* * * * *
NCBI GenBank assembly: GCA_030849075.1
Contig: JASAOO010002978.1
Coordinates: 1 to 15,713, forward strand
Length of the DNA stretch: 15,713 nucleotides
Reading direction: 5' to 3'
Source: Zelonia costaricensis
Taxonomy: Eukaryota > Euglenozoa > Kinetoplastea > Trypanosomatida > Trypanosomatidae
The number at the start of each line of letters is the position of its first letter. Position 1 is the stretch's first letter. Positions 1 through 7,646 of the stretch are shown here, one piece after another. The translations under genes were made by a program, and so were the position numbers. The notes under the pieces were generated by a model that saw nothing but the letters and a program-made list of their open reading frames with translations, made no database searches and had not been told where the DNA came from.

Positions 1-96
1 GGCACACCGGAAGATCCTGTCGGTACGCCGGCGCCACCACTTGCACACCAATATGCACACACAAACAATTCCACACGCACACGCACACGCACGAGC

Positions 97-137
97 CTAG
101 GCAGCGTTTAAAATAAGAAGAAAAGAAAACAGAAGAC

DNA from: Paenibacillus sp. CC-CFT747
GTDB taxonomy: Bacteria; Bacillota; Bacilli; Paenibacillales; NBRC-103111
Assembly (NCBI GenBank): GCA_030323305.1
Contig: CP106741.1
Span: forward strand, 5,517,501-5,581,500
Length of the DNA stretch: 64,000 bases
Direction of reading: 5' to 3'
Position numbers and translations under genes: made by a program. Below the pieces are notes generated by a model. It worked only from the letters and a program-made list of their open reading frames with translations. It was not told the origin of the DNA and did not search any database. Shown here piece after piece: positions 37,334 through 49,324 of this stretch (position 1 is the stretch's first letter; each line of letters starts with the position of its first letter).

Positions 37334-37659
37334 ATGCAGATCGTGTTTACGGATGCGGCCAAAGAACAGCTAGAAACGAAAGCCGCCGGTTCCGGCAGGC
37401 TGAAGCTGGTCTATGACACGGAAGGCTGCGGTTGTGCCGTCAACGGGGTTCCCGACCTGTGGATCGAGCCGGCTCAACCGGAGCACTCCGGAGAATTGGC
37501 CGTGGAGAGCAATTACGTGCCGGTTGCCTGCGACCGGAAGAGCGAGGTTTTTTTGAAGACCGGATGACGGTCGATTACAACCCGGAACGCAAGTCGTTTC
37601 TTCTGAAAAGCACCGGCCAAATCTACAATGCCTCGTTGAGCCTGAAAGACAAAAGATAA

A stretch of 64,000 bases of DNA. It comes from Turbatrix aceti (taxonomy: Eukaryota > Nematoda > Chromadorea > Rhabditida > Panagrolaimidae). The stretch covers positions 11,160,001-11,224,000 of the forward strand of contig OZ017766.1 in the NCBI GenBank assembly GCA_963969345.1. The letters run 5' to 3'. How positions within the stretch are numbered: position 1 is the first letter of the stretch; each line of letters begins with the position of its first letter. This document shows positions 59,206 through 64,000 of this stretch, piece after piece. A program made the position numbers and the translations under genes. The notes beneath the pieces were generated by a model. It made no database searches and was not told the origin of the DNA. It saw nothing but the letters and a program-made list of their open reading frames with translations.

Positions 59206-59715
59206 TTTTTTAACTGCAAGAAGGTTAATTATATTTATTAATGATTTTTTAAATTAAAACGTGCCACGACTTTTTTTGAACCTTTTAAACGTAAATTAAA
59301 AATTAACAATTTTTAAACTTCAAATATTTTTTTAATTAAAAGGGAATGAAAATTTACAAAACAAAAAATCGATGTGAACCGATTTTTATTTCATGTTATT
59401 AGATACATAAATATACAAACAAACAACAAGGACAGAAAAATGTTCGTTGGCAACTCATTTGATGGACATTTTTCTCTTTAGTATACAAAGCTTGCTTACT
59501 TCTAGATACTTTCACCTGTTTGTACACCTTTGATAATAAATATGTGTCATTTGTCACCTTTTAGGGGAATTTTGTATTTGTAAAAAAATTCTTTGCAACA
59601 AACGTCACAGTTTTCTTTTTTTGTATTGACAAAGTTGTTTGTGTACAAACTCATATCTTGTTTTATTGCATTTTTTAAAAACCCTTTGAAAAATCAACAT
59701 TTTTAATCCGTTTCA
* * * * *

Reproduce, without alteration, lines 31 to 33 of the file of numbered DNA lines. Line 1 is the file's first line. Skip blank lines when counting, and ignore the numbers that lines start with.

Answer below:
59401 AGATACATAAATATACAAACAAACAACAAGGACAGAAAAATGTTCGTTGGCAACTCATTTGATGGACATTTTTCTCTTTAGTATACAAAGCTTGCTTACT
59501 TCTAGATACTTTCACCTGTTTGTACACCTTTGATAATAAATATGTGTCATTTGTCACCTTTTAGGGGAATTTTGTATTTGTAAAAAAATTCTTTGCAACA
59601 AACGTCACAGTTTTCTTTTTTTGTATTGACAAAGTTGTTTGTGTACAAACTCATATCTTGTTTTATTGCATTTTTTAAAAACCCTTTGAAAAATCAACAT